Simulation results
The proposed HNN-TE was evaluated in a mobile fading environment for BPSK and 4-QAM modulation at a code rate of R _{ c } = n / k = 3 / 8. To simulated the fading effect of mobile channels, the Rayleigh fading simulator proposed in [24] was used to generate uncorrelated fading vectors. When imperfect channel state information (CSI) was assumed, least squares channel estimation was used using various amounts of training symbols in the transmitted data block. On the other hand, when perfect CSI was assumed, the CIR coefficients were “estimated” by taking the mean of the uncorrelated fading vectors. Simulations were performed for short and long channels at various mobile speeds. Simulations were also performed to compare the performance of the HNN-TE and a CTE in short mobile fading channels for BPSK modulation. For all simulations the uncoded data block length was N _{ u } = 480 and the coded data block length was N _{ c } = 1280. In all simulations the frequency was hopped four times during each data block in order to further reduce the BER. For the CTE the number of iterations were Z = 5, and instead of using a fixed number of iterations for the HNN-TE, we use the function $Z({E}_{b}/{N}_{0})=2\left({5}^{({E}_{b}/{N}_{0})/5}\right)$ (which produces Z(E _{ b } / N _{0}) = {2, 4, 8, 10, 22, 55} for E _{ b }/N _{0} = {0, 2.5, 5, 7.5, 10}) to determine the number of iterations to be used given E _{ b } / N _{0}.
It is clear from Figures 10, 11, and 12 that the performance of the HNN-TE is superior to that of a CTE in short channels at varying mobile speeds, for both perfect and imperfect CSI. The HNN-TE outperforms the CTE in short channels, but with higher computational complexity. Figure 6 shows that the HNN-TE is more computationally complex than the CTE for short channels (L<10), when the coded data block length is relatively small (N _{ u }<1280). However, the complexity of the HNN-TE is vastly superior to that of the CTE for long channels. It might be argued that the HNN-TE will perform better than the CTE since more iterations are used, but that is not true. It is stated in [3] that the performance of the CTE cannot be improved significantly beyond Z = 3 iterations in Rayleigh fading channels, so the performance gain of the HNN-TE compared to the CTE is probably due to the fact that HNN-TE is able to process all the available information internally as a whole, without having to exchange information between the equalizer and the decoder, as is the case in a CTE.
From Figures 13, 14, 15, 16 and 17 it is clear that the HNN-TE is able to jointly equalize and decode BPSK and 4-QAM modulated signals, transmitted trough extremely long mobile fading channels. While the data rate using 4-QAM modulation is twice that using BPSK modulation, the performance is worse for 4-QAM modulation, due to the fact that Gray coding cannot be applied during coded modulation.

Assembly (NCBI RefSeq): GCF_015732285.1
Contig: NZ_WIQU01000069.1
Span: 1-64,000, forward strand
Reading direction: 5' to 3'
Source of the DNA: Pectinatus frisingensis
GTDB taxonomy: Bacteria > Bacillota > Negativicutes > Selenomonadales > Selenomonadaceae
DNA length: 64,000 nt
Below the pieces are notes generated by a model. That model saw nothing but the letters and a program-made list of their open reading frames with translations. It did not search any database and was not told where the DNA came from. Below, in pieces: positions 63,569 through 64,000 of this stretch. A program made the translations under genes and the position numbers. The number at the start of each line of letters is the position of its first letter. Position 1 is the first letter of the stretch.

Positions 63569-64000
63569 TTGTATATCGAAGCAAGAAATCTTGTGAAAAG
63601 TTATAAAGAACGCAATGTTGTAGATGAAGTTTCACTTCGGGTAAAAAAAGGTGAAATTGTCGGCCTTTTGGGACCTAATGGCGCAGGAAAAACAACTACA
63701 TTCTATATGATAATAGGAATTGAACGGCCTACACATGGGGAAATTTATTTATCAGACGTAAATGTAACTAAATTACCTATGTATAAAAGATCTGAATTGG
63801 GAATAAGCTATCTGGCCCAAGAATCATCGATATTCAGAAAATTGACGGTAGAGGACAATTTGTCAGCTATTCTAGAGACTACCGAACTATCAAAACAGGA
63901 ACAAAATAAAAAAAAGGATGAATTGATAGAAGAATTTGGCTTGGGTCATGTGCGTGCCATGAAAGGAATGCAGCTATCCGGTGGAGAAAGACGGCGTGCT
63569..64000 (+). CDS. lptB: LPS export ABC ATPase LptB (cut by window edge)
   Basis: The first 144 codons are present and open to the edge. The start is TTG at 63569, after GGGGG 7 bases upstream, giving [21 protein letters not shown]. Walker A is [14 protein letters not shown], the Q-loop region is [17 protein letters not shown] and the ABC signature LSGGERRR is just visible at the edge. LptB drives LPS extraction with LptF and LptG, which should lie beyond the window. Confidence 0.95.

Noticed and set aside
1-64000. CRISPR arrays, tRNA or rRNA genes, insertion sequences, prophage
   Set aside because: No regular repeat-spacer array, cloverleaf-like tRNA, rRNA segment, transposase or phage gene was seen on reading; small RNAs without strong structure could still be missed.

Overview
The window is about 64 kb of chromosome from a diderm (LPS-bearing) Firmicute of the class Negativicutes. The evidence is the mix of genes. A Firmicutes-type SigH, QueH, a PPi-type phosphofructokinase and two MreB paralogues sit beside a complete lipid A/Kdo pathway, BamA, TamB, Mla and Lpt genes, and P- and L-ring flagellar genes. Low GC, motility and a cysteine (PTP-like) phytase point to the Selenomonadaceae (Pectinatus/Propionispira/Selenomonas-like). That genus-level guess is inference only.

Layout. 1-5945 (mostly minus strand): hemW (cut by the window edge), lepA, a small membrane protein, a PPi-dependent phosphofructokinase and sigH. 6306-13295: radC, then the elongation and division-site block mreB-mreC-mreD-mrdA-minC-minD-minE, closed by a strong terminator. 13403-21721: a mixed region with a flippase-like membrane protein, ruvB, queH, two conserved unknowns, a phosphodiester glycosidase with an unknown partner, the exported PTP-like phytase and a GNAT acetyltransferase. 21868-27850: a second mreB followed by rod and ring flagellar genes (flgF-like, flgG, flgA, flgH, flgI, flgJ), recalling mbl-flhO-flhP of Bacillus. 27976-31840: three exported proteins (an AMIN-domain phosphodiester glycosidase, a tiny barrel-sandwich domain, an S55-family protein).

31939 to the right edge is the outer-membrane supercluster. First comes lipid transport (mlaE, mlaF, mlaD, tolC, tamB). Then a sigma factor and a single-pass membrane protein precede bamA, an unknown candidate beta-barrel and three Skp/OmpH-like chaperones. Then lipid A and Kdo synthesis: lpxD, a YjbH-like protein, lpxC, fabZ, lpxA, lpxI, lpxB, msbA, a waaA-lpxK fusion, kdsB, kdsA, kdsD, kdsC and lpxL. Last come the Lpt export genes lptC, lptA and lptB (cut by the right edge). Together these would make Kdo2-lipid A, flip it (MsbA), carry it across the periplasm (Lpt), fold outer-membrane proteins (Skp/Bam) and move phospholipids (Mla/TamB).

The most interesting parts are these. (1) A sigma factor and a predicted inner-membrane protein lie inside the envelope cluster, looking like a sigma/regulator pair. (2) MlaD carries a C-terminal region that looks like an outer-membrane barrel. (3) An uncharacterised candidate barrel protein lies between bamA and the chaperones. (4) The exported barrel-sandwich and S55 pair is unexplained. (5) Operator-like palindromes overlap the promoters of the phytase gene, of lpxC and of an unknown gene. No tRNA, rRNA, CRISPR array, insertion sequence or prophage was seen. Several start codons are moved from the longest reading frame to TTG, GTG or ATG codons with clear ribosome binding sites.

Conclusion
In this article, a low complexity turbo equalizer was developed which is able to jointly equalize and decode BPSK and 4-QAM coded-modulated signals in systems transmitting interleaved information through a multipath fading channels. It uses the Hopfield neural network as framework and hence it was fittingly named the Hopfield Neural Network Turbo Equalizer, or HNN-TE. The HNN-TE is able to turbo equalize coded modulated BPSK and 4-QAM signals in short as well as long multipath channels, slightly outperforming the CTE for short channels, although at higher computational cost. However, the HNN-TE computational complexity in long channels is vastly superior to that of CTE. The computational complexity of the HNN-TE is almost quadratically related to the coded data block length, while being approximately independent of the CIR length. This enables it to turbo equalize signals in systems with multiple hundreds of multipath elements. It was also demonstrated that the HNN-TE is less susceptible than the CTE to channel estimation errors, and it also outperforms the CTE in fast fading channels. The performance of the HNN-TE for BPSK modulation is better than for 4-QAM modulation, since Gray coding cannot be employed due to the coded modulation explained in this paper, while the complexity for 4-QAM is slightly higher.
Declarations
Authors’ Affiliations
References